WASHINGTON - The U.S. Justice Department is having trouble finding candidates to replace almost two dozen U.S. attorneys, The Washington Post reported Sunday.
The offices are occupied by prosecutors whose remaining time in office is limited under a law signed last week by President George W. Bush.
An estimated 25 percent of all U.S. attorneys are serving on either an interim or acting basis.
Justice Department personnel problems have mounted since the flood of negative publicity surrounding the recent dismissal of nine U.S. attorneys.
Dennis Boyd, executive director of the National Association of Assistant U.S. Attorneys, told the newspaper there is an unusualy high number of vacancies, "even for the end of an administration."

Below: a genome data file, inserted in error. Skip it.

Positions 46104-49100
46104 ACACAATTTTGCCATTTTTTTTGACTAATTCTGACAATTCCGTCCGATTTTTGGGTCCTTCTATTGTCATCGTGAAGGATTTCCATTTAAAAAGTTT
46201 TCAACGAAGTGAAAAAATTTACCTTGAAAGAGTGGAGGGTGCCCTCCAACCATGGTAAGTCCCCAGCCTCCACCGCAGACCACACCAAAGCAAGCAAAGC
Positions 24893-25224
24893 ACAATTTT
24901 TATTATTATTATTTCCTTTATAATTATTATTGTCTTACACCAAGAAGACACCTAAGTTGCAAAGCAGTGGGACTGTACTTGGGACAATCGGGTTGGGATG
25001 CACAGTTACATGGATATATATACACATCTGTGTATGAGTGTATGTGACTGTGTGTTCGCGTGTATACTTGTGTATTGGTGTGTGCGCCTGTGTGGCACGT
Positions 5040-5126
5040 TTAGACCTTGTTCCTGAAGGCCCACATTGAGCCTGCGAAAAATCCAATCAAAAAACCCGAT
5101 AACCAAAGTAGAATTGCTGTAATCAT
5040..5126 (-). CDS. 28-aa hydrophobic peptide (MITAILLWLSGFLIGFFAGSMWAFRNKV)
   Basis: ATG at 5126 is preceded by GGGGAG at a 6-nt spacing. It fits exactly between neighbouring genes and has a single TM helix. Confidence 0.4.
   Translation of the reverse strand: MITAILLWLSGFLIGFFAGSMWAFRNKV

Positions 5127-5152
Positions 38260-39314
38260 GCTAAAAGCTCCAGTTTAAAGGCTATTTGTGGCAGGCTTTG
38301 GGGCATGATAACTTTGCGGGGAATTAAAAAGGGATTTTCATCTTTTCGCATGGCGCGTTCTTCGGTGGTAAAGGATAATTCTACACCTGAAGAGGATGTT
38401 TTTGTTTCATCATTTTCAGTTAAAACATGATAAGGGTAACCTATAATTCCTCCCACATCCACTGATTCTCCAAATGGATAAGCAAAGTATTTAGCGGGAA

"For some turnover to be occurring is not that big of a surprise, but the department has handled ... (the dismissal of nine U.S. attorneys) so poorly that you're left with an unusual situation," he said.
The bill Bush signed repealed legislation that allowed the attorney general to appoint interim prosecutors for indefinite terms. The Justice Department has 120 days to fill vacancies with nominees subject to Senate confirmation, or the appointees are to be named by local federal courts, the Post said.
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